Every U.S. citizen and legal resident must purchase or have company-sponsored major medical health care insurance beginning Jan. 1, 2014.
Or do they?
Questions and confusion continue to surround the Affordable Care Act, the more than2,000-page health reform law passed in 2010.
For example: Beginning Jan. 1, 2014, employees working for companies with 200 or more full-time workers must be automatically enrolled in a company’s health insurance plan — but employees can opt out.
David Smythe, chair of the School of Business for the University of Phoenix Colorado campus, tried to help answer some of the questions surrounding the law at a Friday morning seminar presented by the Colorado Springs Technology Incubator..
While some provisions of the Affordable Care Act are already in effect, the majority of the legislation becomes law next year, with other provisions taking affect through 2018.
For corporations, one of the most burdensome parts of the legislation is attempting to discern how many employees are actually on the payroll, Smythe said. Congress in 2010 established that all employees working 30 hours per week, or 120 hours per month, are to be part of the calculation that determines who is eligible for health care coverage, Smythe said. Before the law, it was up to employers to decide how many hours — up to 39 — a person could work and still be part-time.
Still, determining who qualifies for health care insurance remains complicated. For example: seasonal employees must be included in the FTE calculations, unless they work less than 120 days — or four months a year — and are classified as seasonal on payrolls.
Contract employees are not included in FTE equations, and the Internal Revenue Service is watching employers to make sure they don’t dump current full-time workers onto self-employed rosters. But that won’t keep some employers from ditching employees altogether to lower health care costs, Smythe said.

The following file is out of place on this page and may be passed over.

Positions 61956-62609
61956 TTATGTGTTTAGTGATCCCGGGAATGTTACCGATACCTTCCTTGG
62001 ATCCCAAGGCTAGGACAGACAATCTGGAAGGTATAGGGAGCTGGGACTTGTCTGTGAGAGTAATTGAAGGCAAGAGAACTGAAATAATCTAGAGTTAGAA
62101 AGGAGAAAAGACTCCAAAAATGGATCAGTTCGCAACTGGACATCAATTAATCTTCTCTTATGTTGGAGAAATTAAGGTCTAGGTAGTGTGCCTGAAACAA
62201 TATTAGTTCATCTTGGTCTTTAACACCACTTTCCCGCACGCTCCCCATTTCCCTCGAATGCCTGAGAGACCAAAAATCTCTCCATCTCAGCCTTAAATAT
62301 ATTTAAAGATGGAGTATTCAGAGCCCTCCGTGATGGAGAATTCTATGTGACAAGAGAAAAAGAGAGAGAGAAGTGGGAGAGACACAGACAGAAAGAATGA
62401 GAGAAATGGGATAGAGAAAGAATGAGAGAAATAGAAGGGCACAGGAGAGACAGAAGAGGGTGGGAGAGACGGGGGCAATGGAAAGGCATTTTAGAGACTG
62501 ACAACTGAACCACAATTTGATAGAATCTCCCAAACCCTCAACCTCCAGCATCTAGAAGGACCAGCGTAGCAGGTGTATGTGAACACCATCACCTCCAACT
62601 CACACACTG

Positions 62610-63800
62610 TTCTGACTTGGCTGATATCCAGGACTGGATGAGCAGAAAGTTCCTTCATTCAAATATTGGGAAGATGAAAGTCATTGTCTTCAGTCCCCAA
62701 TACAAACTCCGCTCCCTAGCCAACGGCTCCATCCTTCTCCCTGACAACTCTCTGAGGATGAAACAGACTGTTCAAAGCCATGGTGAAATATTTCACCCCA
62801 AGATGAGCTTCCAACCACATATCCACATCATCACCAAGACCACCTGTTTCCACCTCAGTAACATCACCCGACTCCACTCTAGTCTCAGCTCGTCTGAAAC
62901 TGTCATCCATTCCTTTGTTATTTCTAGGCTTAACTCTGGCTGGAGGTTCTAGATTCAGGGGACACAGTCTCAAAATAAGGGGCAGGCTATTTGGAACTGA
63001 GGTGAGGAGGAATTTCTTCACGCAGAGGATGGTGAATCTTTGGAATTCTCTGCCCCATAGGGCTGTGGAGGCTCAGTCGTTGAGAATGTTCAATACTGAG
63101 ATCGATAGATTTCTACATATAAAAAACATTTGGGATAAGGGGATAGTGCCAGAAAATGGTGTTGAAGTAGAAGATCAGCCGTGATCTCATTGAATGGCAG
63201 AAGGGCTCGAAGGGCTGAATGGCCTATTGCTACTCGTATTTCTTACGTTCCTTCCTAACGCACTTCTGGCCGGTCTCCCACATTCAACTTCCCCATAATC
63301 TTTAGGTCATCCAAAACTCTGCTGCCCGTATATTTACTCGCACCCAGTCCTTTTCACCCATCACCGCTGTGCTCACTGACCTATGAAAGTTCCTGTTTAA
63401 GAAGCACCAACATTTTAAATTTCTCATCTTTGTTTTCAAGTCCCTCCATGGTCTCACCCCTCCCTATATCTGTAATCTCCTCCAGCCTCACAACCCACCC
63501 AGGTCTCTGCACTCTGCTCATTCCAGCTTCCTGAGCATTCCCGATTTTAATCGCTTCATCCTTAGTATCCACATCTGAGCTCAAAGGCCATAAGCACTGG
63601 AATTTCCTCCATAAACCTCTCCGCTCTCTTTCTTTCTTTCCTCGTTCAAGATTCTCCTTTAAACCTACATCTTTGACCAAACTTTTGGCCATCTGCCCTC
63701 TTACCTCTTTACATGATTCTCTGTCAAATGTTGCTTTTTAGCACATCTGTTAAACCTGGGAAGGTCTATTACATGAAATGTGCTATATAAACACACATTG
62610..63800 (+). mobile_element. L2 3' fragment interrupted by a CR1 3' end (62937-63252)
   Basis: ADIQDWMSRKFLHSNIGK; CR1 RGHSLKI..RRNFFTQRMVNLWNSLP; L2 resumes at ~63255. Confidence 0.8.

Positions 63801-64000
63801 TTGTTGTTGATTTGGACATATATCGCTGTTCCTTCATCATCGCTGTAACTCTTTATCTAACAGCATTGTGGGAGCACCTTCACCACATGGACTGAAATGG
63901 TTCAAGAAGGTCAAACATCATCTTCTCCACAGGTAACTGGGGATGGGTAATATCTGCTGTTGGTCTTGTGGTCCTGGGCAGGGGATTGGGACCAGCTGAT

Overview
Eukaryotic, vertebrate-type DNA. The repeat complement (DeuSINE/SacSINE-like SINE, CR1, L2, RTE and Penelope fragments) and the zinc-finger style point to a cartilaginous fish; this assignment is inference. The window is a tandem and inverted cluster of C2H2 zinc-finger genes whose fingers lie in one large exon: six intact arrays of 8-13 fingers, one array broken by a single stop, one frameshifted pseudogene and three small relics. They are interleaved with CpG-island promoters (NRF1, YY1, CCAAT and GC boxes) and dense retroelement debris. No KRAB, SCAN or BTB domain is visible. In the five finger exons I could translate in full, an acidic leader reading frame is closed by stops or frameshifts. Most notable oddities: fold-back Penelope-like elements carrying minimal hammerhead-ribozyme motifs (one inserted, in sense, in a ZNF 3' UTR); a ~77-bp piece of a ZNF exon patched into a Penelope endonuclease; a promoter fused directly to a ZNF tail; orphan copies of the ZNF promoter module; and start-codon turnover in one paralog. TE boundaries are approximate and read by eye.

“I have already been told by some employers that they will reduce their rosters,” he said. “Three million to 5 million people could lose their company-sponsored health plans because it will be cheaper to pay the tax.”
“The tax” is a $2,000 penalty that all employers with 50 or more employees must pay the federal government if they don’t provide health care coverage to employees.
Smythe warned of several other issues, including:
• “Many of the 30.1 million people in the country who have purchased their own (insurance) plan may need to get another one because their plans won’t meet the federal government’s minimum 60 percent coverage requirement,” he said.
• Medicare tax costs will increase by 3.8 percent for individuals with incomes of $200,000 and couples with $250,000.
• Insurance companies that offer plans deemed Cadillac plans — coverage that costs $10,200 or more annually for individuals or $27,400 annually for couples — will be accessed a 40 percent excise tax penalty. “That tax will undoubtedly be passed on to consumers,” Smythe said.
Contact Ned Hunter: 636-0275.